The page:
The weight percentage of the leather meal in the peat humus base composition is generally formed within the weight percentage of 10.0%-20.0% of the total peat humus base composition and has a preferred weight percentage of approximately 12.0%.

Granite meal which is a ground stone type powder commercially available, is a hybrid type granite susceptible to biological action during the aforementioned composting process. The weight percentage of the granite meal is approximately within the range of 1.0%-10.0% of the total weight composition of the peat humus base composition and has a preferred weight percentage approximating 5.0%.

Commercially available Calcium Phosphate is inserted into the peat humus base composition and such is generally a colloidal type Phosphate which includes approximately 22.0% total Phosphoric Acid. The Calcium Phosphate is commercially available, and increases the overall pH value of the mixture composition which heightens the pH in the composting process and adds to the Phosphorus content of the final mixture.

The overall approximate weight percentage range of the Calcium Phosphate to the total weight of the peat humus base composition is between 1.0%-10.0% with a preferred weight composition percentage approximating 2.5% of the tital peat humus base composition mixture.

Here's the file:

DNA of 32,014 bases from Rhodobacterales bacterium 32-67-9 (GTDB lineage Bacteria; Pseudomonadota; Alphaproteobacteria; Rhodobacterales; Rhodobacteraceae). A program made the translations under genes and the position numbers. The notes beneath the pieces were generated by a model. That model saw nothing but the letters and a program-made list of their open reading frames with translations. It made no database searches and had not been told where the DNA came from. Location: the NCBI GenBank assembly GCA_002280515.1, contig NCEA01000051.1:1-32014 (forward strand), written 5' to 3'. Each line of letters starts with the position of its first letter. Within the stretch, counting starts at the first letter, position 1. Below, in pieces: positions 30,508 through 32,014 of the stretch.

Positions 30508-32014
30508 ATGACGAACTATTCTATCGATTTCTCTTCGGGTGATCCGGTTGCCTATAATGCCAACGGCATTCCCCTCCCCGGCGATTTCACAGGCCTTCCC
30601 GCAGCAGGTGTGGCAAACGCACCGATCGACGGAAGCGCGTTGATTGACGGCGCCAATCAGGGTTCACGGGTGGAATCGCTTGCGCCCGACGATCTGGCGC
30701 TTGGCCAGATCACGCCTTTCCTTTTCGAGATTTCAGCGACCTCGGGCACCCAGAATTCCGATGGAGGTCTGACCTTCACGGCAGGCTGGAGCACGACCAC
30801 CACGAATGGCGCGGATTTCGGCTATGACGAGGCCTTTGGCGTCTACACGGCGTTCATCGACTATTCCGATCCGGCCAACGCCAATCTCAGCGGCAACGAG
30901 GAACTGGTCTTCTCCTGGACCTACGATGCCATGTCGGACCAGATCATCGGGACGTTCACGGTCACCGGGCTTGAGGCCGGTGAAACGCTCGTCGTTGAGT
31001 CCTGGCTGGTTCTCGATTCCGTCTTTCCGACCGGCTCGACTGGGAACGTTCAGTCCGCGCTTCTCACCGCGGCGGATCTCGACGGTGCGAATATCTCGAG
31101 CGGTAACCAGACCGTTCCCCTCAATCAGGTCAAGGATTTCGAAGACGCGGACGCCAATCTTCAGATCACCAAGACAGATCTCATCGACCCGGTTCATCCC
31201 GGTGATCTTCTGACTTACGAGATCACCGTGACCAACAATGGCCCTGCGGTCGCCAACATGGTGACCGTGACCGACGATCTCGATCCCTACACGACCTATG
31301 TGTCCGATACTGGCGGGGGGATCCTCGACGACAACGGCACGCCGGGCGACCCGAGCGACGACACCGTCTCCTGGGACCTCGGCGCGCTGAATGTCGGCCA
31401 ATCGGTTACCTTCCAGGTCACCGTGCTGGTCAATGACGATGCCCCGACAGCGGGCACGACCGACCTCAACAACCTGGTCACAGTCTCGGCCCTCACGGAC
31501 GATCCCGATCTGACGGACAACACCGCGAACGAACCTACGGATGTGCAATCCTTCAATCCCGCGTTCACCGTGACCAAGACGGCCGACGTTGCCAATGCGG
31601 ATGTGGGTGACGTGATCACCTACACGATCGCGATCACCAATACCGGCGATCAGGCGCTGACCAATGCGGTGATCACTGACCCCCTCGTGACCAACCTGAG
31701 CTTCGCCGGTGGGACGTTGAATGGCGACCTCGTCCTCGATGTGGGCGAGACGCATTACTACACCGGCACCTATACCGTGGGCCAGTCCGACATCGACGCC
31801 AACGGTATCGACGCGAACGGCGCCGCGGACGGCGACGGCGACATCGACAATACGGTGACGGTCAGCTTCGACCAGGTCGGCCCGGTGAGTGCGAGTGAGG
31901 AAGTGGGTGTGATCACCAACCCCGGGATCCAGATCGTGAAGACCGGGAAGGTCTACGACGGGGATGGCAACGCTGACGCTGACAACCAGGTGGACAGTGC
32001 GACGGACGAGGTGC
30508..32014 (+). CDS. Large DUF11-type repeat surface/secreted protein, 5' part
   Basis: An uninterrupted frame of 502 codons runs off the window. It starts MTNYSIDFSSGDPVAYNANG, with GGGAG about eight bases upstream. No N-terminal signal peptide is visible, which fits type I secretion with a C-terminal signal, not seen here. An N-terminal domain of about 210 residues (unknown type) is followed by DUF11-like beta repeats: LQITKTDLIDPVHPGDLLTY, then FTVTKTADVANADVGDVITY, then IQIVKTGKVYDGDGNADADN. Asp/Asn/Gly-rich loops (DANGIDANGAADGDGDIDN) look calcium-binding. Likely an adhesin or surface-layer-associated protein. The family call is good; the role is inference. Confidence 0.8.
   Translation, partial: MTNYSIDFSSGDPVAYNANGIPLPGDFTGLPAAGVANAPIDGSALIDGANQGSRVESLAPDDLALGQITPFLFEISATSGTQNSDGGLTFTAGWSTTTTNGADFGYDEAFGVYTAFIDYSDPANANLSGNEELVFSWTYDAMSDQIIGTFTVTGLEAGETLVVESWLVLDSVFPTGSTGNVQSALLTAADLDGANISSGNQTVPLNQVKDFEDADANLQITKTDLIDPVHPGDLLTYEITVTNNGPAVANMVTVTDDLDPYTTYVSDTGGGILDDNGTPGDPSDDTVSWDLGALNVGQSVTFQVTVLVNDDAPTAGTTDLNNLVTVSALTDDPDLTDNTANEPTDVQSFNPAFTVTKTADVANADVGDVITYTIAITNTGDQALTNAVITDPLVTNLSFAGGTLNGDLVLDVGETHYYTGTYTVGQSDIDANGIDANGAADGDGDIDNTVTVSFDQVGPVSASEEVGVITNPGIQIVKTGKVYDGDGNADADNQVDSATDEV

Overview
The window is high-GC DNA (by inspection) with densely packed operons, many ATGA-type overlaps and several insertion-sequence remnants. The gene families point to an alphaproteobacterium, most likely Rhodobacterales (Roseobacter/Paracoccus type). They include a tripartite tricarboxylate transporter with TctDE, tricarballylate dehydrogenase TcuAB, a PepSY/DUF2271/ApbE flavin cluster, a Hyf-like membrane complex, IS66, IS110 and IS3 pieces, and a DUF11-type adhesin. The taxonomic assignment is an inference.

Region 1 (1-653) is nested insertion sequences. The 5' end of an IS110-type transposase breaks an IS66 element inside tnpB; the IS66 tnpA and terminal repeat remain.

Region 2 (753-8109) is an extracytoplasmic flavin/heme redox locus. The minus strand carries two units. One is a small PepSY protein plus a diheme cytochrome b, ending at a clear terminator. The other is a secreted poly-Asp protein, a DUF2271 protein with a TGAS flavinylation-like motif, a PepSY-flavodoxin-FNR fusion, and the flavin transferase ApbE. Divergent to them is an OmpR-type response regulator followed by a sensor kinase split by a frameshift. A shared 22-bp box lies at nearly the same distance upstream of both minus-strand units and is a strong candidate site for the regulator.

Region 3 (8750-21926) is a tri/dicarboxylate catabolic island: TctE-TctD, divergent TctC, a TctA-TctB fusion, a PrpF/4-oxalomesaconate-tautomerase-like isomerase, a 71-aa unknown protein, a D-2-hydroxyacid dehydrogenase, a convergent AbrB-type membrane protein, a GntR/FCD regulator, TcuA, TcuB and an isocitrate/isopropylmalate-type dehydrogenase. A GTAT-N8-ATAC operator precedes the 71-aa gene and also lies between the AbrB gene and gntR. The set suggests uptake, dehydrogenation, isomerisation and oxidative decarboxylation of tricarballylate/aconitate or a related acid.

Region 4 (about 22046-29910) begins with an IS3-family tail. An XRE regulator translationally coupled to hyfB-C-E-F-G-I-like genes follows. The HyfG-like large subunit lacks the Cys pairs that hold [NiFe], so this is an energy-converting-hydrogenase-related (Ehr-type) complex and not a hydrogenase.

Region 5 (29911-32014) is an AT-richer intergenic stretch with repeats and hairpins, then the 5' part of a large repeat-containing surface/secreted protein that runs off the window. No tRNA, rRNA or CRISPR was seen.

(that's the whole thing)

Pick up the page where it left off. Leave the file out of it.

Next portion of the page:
Tobacco meal which is purchased commercially includes ground-up tobacco stems, tobacco stalks, and leaves. The potash content is regulated to the approximate range between 6.0%-8.0% by weight of the total amount of tobacco meal being used in the peat humus base composition. The overall weight percentage range of the tobacco meal to the total weight of the peat humus base composition lies within the approximate range of 1.0%-10.0%, with a preferred weight percentage approximating 6.0% of the total weight of the peat humus base composition.

Animal manure obtained naturally from stables or other naturally occurring locations is then mixed into the overall composition. In the formation of the peat humus base composition, a high grade animal manure is used. The term high grade animal manure or cow manure is commercially known in the art and is defined in that the animals are not in the grazing period, but are corn fed and are maintained in a feed lock for 90.0%-95.0% of their normal lifetime.